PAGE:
Parasurama was not ever the incarnation of Maha Vishnu. He was the sixth of the ten avatars (incarnation) of Vishnu. The word Parasu means 'axe' in Sanskrit and therefore the name Parasurama means 'Ram with Axe'. The aim of his birth was to deliver the world from the arrogant oppression of the ruling caste, the Kshatriyas. He killed all the male Kshatriyas on earth and filled five lakes with their blood. After destroying the Kshatriya kings, he approached assembly of learned men to find a way of penitence for his sins. He was advised that, to save his soul from damnation, he must hand over the lands he had conquered to the Brahmins. He did as they advised and sat in meditation at Gokarnam. There, Varuna -the God of the Oceans and Bhumidevi - Goddess of Earth blessed him. From Gokarnam he reached Kanyakumari and threw his axe northward across the ocean. The place where the axe landed was Kerala. It was 160 katam (an old measure) of land lying between Gokarnam and Kanyakumari. Puranas say that it was Parasuram who planted the 64 Brahmin families in Kerala, whom he brought down from the north in order to expiate his slaughter of the Kshatriyas. According to the puranas, Kerala is also known as Parasurama Kshetram, ie., 'The Land of Parasurama', as the land was reclaimed from sea by him.
This legend, however, may be a Brahmin appropriation of an earlier Chera legend where a Chera King, Velkezhu Kuttavan, otherwise known a Chen Kuttuvan flings his spear into the sea to claim land from it.[3] The myth of Parashurama is debatable as the legendary king Mahabali, under whose rule Kerala was the land of prosperity and happiness, was granted rule over hell (Patalam) by Vamana the avatar of Vishnu, who actually comes before the avatar of Parashurama according to the avatar stories of Hindu mythology.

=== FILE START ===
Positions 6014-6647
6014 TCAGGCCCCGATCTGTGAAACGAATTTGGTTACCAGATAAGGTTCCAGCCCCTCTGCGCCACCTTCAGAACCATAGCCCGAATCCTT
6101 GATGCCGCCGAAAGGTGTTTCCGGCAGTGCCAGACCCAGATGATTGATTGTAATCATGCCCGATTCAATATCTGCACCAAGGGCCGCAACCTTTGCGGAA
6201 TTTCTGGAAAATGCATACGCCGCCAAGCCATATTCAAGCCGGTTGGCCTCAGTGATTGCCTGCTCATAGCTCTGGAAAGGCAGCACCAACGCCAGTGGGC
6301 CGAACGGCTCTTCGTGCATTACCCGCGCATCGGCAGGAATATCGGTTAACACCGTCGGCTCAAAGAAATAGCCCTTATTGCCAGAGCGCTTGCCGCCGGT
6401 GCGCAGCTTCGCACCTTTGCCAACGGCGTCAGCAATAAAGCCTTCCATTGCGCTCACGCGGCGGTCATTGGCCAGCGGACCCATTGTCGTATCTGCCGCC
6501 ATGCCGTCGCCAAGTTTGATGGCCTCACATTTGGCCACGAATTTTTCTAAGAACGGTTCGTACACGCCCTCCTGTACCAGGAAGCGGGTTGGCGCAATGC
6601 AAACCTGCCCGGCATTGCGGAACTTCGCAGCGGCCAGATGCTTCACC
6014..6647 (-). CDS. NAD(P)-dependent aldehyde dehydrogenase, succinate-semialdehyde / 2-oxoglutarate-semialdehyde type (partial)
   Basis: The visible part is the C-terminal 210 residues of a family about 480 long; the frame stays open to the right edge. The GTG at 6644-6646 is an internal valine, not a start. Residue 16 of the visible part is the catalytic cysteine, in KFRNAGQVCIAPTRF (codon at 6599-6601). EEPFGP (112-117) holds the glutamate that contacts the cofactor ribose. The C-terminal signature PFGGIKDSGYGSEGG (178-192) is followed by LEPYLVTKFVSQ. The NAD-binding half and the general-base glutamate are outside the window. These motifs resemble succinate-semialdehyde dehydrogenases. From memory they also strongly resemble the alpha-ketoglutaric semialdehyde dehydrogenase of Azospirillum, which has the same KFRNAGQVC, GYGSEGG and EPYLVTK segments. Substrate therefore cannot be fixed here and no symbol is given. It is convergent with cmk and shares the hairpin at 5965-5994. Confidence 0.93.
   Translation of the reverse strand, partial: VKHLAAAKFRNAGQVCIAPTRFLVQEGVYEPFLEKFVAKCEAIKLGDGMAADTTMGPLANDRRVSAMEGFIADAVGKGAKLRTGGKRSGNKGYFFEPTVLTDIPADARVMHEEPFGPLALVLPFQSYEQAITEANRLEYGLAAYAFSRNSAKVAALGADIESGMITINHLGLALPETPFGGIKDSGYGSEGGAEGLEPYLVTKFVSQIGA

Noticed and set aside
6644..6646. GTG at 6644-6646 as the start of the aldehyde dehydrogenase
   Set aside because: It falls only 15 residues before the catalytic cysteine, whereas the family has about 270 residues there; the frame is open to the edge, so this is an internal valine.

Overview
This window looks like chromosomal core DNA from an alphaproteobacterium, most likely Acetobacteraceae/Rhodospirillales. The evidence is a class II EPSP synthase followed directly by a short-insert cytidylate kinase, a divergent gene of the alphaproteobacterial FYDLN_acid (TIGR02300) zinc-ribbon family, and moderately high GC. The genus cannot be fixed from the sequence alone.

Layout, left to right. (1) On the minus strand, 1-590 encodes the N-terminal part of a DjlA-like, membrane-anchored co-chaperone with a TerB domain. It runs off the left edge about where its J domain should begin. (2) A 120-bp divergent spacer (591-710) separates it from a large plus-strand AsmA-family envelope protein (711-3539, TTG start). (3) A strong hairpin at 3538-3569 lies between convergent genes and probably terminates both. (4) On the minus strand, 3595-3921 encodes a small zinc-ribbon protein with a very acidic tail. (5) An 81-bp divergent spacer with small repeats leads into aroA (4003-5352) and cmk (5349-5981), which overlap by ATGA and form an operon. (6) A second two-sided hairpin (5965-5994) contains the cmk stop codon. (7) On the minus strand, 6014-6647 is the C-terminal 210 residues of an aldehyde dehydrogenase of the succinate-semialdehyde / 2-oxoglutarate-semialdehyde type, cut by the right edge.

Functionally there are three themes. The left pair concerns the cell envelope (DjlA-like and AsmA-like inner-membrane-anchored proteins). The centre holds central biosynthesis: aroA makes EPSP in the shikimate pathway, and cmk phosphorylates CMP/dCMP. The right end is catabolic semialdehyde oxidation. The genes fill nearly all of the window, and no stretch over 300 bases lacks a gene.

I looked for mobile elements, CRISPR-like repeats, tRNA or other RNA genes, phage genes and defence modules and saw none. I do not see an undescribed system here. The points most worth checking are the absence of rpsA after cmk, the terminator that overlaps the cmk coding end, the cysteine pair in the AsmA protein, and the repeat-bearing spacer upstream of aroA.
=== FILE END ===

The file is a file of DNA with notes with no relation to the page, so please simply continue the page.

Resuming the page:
One legend of Kerala even makes Parasurama a Pandya ruler.[4] In another legend, the Pandyas themselves are the manifestations of Parasurama.[5] P.N. Chopra writes, "Parasurama is deemed by the Keralites as the father of their national identity."[6] The Kollam Era is also known as "Parasurama-Sacam".[7] Travancore Rajas claim descent from Chera King Bhanu Bikram, who according to legend was placed on the throne by Parasurama.[8] Scholar K. Narayanan Sivaraja Pillai mentions, "Even as the West Coast owes its very rudiments of civilized life to Parasurama...".[9] In the Keralolpatti, Parasurama is said to have selected goddess Durga (Kali) to be the guardian of the sea-shore of Kerala.[10] According to legend, Chera King Kuttuvan Chera (also called Kota Varman) once enraged, threw an into the sea, thereby causing it to retreat and the land to dry.[11] According to another legend, a Pandyan called "Vadimbalamba ninrapandyan" threw his spear into the sea, hereby causing the same effect.[11] There is another story of Ukkira Pandiyan obtaining a spear from the Sivan of Madura, and throwing it into the sea, causing the shore to retreat.[11] Tradition says that Parasurama minted gold coins called Rasi and that in Travancore, he sowed them and buried the surplus in Cairns.[12]